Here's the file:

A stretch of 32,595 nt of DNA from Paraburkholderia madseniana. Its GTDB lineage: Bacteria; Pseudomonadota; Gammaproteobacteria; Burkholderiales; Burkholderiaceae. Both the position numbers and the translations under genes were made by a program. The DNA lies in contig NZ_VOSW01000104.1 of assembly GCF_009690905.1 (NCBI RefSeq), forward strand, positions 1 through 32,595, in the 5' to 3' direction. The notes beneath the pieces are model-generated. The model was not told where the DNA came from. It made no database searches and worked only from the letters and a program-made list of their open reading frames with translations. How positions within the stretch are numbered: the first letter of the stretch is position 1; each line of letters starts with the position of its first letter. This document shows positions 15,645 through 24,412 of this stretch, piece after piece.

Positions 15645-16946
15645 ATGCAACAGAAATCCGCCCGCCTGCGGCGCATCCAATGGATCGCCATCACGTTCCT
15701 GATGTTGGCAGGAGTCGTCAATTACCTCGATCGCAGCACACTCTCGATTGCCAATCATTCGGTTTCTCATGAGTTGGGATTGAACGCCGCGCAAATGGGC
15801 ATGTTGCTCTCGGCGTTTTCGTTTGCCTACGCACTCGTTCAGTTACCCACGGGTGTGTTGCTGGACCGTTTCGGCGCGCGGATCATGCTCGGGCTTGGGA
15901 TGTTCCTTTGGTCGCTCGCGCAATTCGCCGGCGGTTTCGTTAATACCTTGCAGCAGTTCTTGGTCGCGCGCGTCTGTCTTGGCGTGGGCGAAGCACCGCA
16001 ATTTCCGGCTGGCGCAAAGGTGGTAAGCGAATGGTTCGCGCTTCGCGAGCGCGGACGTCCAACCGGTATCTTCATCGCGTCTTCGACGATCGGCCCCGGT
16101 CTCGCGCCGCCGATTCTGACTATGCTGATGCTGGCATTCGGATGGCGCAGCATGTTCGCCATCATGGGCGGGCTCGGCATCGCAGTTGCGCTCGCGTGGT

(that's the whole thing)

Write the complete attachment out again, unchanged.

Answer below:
A stretch of 32,595 nt of DNA from Paraburkholderia madseniana. Its GTDB lineage: Bacteria; Pseudomonadota; Gammaproteobacteria; Burkholderiales; Burkholderiaceae. Both the position numbers and the translations under genes were made by a program. The DNA lies in contig NZ_VOSW01000104.1 of assembly GCF_009690905.1 (NCBI RefSeq), forward strand, positions 1 through 32,595, in the 5' to 3' direction. The notes beneath the pieces are model-generated. The model was not told where the DNA came from. It made no database searches and worked only from the letters and a program-made list of their open reading frames with translations. How positions within the stretch are numbered: the first letter of the stretch is position 1; each line of letters starts with the position of its first letter. This document shows positions 15,645 through 24,412 of this stretch, piece after piece.

Positions 15645-16946
15645 ATGCAACAGAAATCCGCCCGCCTGCGGCGCATCCAATGGATCGCCATCACGTTCCT
15701 GATGTTGGCAGGAGTCGTCAATTACCTCGATCGCAGCACACTCTCGATTGCCAATCATTCGGTTTCTCATGAGTTGGGATTGAACGCCGCGCAAATGGGC
15801 ATGTTGCTCTCGGCGTTTTCGTTTGCCTACGCACTCGTTCAGTTACCCACGGGTGTGTTGCTGGACCGTTTCGGCGCGCGGATCATGCTCGGGCTTGGGA
15901 TGTTCCTTTGGTCGCTCGCGCAATTCGCCGGCGGTTTCGTTAATACCTTGCAGCAGTTCTTGGTCGCGCGCGTCTGTCTTGGCGTGGGCGAAGCACCGCA
16001 ATTTCCGGCTGGCGCAAAGGTGGTAAGCGAATGGTTCGCGCTTCGCGAGCGCGGACGTCCAACCGGTATCTTCATCGCGTCTTCGACGATCGGCCCCGGT
16101 CTCGCGCCGCCGATTCTGACTATGCTGATGCTGGCATTCGGATGGCGCAGCATGTTCGCCATCATGGGCGGGCTCGGCATCGCAGTTGCGCTCGCGTGGT